VATICAN CITY — The release of a transcript of the 1989 meeting between Pope John Paul II and Mikhail Gorbachev offers a fascinating behind-the-scenes glimpse of one of the more important papal audiences of the 20th century.
It’s a translation of the Russian record of the private meeting, released by the National Security Archive, an independent institute in Washington. For background on this and other documents being made public, look here.
I remember the Dec. 1, 1989, encounter well. I was among the pool journalists allowed inside the Vatican for the event. We chatted with some of Gorbachev’s aides as the two leaders held their closed-door talks. Those talks lasted 76 minutes — an extraordinarily long time for papal audiences — and journalists always wondered how the exchange had gone.
We reported today on the new disclosures, in a story available only to CNS subscribers. Here is the transcript of the meeting provided by the National Security Archive. It picks up when interpreters entered the papal library following about five minutes of one-on-one talks between the pope and the Soviet leader:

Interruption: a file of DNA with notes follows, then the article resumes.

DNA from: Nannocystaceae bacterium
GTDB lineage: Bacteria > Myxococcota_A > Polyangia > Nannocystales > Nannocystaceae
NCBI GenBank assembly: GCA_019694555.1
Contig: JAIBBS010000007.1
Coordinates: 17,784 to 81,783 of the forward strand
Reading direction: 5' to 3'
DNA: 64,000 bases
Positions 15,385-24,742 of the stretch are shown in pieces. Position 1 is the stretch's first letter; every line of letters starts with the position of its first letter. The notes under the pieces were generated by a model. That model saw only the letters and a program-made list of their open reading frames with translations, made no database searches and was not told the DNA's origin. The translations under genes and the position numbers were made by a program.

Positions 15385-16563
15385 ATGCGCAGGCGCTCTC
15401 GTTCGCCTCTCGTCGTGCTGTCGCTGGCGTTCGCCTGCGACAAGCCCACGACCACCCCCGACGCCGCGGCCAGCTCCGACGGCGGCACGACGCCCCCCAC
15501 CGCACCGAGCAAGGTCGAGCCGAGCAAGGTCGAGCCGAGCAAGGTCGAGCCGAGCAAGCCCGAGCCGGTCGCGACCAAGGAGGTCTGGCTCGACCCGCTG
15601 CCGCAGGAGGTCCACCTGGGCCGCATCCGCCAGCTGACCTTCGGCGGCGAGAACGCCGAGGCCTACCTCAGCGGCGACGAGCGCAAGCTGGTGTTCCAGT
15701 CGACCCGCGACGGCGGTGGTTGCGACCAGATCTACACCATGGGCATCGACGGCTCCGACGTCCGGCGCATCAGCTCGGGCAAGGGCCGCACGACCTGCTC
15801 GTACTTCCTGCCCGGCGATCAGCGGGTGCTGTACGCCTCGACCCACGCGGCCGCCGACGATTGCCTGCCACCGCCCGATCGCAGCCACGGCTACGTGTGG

Record of Conversation of M.S. Gorbachev and John Paul II
Vatican, December 1, 1989
For the first several minutes the conversation was one-on-one (without interpreters).
Gorbachev: I would like to say that I appreciate your words at the beginning of the conversation regarding the fact that this is a meeting of two Slavic people, among other things. I don’t mean to appear as a pan-Slavist, but I believe in the mission of Slavic people to strengthen the understanding of human values of life, peace, and goodness everywhere.
John Paul II: Yes, this is so. Peace and goodness.
Gorbachev: We welcome your mission on this high altar, we are sure that it will leave a great footprint in history. I am familiar Continue reading